Starter options were shredded Parma ham with fresh green asparagus and salad leaves, or seasonal salad with vinaigrette dressing. For the main course, I had a choice of beef tenderloin steak with green peppercorn sauce and shiitake mushrooms, carrots and roasted potato wedges; steamed cod with new potatoes and broccoli; sweet and sour chicken with peppers and pineapple and egg-fried rice with spring onion; or vegetable lasagne with fresh tomato concasse. For dessert there was cheese, opera gateau with crème anglaise, or fruit salad. There is also a “Dine and Recline” cold option, which is served soon after take-off so that you can work or sleep.
Drinks were brought around once we were cruising. The wine list offered champagne, while the whites were Swiss Fendant du Valais or Californian Chardonnay 2005 Roundhill. The three reds available were Swiss Dôle du Valais AOC 2006, a Lurton la Chapelle 2005 from Bordeaux and Cabernet Sauvignon 2005 Valley Oaks from California. There is also a “discovery wine” on board each flight, which gives frequent flyers the chance to try something different, but I opted for a tomato juice with puff pastry cheese twirls.
Lunch was served on china plates with metal knives and forks on white tablecloths. I enjoyed the tasty fish option, followed by Camembert cheese, before settling down to watch Juno on the AVOD. (It was easy to use and had a large collection of recent films, shorter programmes and music albums.)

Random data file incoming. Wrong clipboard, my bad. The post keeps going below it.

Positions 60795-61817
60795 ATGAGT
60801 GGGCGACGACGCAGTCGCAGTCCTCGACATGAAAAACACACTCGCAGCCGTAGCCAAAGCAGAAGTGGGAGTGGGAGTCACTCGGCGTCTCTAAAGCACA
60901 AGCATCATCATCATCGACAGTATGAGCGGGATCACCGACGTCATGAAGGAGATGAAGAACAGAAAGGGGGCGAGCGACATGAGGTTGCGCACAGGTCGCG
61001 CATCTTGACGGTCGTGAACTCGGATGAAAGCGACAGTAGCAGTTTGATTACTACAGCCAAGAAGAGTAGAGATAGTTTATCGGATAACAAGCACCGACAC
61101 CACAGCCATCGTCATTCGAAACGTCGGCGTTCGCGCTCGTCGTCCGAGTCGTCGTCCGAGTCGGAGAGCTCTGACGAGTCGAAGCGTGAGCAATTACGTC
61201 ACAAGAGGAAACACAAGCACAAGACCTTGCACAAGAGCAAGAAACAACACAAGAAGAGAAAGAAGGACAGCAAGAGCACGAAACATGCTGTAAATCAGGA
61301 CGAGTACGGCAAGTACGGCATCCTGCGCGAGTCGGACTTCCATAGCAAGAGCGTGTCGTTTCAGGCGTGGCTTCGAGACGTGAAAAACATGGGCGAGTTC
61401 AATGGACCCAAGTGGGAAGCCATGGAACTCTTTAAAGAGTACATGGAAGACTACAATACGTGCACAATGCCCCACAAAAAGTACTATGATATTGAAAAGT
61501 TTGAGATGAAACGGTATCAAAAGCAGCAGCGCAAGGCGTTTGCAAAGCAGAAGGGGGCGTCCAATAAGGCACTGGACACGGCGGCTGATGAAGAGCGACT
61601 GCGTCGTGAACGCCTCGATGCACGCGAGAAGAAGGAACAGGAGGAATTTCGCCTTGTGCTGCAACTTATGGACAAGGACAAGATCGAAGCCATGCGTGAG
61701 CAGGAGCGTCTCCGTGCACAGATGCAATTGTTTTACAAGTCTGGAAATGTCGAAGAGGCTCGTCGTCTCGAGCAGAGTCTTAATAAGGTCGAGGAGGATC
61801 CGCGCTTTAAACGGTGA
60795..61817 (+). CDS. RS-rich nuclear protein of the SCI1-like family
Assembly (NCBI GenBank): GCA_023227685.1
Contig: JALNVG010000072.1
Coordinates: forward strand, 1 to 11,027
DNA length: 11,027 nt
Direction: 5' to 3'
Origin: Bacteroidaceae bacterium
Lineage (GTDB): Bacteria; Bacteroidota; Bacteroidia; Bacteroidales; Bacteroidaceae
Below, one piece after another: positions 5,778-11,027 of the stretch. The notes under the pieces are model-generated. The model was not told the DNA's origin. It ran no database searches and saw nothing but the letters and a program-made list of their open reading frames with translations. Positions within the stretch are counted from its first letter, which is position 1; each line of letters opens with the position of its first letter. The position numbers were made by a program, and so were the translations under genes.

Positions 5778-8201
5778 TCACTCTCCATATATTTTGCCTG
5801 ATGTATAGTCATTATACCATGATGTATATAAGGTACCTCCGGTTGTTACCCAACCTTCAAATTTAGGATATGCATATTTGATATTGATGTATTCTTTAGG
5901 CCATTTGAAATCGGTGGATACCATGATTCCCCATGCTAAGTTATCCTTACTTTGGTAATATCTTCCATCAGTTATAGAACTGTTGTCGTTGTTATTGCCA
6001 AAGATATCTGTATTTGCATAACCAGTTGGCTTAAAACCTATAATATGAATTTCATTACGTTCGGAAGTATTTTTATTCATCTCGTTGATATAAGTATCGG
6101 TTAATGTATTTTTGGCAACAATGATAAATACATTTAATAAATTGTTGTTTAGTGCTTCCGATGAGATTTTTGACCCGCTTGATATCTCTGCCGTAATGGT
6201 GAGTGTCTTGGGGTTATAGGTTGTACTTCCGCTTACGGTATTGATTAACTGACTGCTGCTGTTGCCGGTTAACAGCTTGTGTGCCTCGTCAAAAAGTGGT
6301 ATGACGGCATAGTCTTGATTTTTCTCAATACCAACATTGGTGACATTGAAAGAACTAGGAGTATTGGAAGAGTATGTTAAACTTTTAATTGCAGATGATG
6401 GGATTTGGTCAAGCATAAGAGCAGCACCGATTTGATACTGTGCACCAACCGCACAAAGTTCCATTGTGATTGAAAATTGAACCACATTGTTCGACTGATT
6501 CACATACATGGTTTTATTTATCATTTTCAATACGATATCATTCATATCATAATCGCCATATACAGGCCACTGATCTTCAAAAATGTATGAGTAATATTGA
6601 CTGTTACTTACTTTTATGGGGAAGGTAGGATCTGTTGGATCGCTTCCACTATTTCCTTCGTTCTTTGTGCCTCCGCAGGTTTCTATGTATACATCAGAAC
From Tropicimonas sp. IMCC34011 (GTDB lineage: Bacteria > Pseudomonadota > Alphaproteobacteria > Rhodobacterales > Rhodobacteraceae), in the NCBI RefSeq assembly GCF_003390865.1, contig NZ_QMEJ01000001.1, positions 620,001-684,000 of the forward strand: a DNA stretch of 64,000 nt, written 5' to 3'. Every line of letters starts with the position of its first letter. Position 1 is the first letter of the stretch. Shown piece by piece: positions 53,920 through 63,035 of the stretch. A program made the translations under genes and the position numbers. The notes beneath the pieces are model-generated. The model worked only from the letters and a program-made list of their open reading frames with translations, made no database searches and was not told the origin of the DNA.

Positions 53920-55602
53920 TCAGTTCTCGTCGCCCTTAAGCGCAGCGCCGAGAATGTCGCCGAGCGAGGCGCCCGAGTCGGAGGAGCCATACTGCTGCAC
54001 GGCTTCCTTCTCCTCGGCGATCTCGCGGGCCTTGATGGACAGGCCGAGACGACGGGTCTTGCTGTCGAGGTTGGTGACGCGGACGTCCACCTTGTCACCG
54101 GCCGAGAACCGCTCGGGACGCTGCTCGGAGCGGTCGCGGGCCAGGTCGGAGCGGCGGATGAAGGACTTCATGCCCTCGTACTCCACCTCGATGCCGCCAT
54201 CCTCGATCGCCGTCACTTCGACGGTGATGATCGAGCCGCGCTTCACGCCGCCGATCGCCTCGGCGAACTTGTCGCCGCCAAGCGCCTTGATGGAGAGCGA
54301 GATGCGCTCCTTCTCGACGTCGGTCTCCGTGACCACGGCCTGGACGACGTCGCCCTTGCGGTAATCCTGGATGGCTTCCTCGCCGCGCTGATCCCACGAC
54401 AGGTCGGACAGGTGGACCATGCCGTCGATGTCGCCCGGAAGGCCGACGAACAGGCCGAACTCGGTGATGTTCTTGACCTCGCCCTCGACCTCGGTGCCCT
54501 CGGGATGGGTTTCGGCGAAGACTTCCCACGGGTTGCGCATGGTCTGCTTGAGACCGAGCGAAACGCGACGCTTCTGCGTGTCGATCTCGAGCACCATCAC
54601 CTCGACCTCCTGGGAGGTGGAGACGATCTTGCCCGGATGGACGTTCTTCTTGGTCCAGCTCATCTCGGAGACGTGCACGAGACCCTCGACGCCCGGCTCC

The cabin lights were dimmed a few hours into the flight and I reclined the chair to a sleeping position. However, as I find with all angled lie-flat seats, I quickly slid down to the footrest and found it far more comfortable to have the position not quite fully reclined, giving more support to the lower back.
I watched Margot at the Wedding with a tub of ice cream, read my book for a couple of hours while others slept (the flight attendant offered me a cheese roll), and then watched The Golden Compass. About two hours before landing, the attendants served a light meal of prawn noodle salad and tiramisu.
THE TRANSFER We landed on time at Zurich airport and I went straight to the transfer section on the shuttle train towards Gate A67. There was a fast-track security lane for first and business class passengers and I got to the gate at 1610. The screen showed that the 1700 flight was delayed by ten minutes, so I sat and waited, but fortunately we were called for boarding at 1650.
THE FLIGHT There were six rows of business class seating on the Airbus A321, configured 3-3 (although the middle seats were not used), and I was in seat 5F. The business and economy sections were divided by a brown curtain. We were given a bottle of water as we sat down and offered something to read. We took off at around 1720 and were served a light meal of cold salmon with potato and gherkin salad, bread and Camembert cheese, followed by a chocolate mousse. Tea and coffee with a chocolate were brought around, and by the time I had finished mine we were starting to descend.
ARRIVAL We landed on time and, being one of the first few people off the plane, I was through passport control quickly (although I noticed IRIS was closed). My priority bag also came out promptly and I was on the Underground heading into London by 1810.
VERDICT A good service. The seats were comfortable, the AVOD worked perfectly and the food offerings were frequent. The staff were also very friendly and chatty. The connection time for this flight was fine but if there had been a delay it could have been stressful. On the way out, my flight was delayed and I had just under an hour to connect, which was a close call for my bag. (Visit businesstraveller.com to read the full economy class flight review London Heathrow-Zurich-Shanghai.)